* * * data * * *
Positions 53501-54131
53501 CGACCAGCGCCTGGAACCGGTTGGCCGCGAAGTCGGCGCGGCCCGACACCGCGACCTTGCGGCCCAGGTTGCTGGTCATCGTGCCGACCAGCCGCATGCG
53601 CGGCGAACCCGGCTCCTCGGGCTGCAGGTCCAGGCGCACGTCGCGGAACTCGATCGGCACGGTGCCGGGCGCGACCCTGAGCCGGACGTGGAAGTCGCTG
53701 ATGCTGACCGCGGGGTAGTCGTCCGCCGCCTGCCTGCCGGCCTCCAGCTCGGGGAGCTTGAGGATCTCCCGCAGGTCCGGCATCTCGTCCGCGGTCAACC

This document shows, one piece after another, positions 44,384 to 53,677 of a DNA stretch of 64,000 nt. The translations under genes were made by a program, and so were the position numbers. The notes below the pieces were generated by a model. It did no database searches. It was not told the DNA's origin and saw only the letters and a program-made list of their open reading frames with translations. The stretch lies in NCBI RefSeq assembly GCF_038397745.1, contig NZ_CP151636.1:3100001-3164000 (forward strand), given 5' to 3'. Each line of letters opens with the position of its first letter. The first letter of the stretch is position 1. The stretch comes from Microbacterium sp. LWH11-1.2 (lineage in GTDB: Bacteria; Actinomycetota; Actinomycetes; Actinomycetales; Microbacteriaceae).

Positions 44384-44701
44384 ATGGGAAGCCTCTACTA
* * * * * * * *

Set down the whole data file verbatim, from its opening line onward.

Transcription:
Positions 53501-54131
53501 CGACCAGCGCCTGGAACCGGTTGGCCGCGAAGTCGGCGCGGCCCGACACCGCGACCTTGCGGCCCAGGTTGCTGGTCATCGTGCCGACCAGCCGCATGCG
53601 CGGCGAACCCGGCTCCTCGGGCTGCAGGTCCAGGCGCACGTCGCGGAACTCGATCGGCACGGTGCCGGGCGCGACCCTGAGCCGGACGTGGAAGTCGCTG
53701 ATGCTGACCGCGGGGTAGTCGTCCGCCGCCTGCCTGCCGGCCTCCAGCTCGGGGAGCTTGAGGATCTCCCGCAGGTCCGGCATCTCGTCCGCGGTCAACC

This document shows, one piece after another, positions 44,384 to 53,677 of a DNA stretch of 64,000 nt. The translations under genes were made by a program, and so were the position numbers. The notes below the pieces were generated by a model. It did no database searches. It was not told the DNA's origin and saw only the letters and a program-made list of their open reading frames with translations. The stretch lies in NCBI RefSeq assembly GCF_038397745.1, contig NZ_CP151636.1:3100001-3164000 (forward strand), given 5' to 3'. Each line of letters opens with the position of its first letter. The first letter of the stretch is position 1. The stretch comes from Microbacterium sp. LWH11-1.2 (lineage in GTDB: Bacteria; Actinomycetota; Actinomycetes; Actinomycetales; Microbacteriaceae).

Positions 44384-44701
44384 ATGGGAAGCCTCTACTA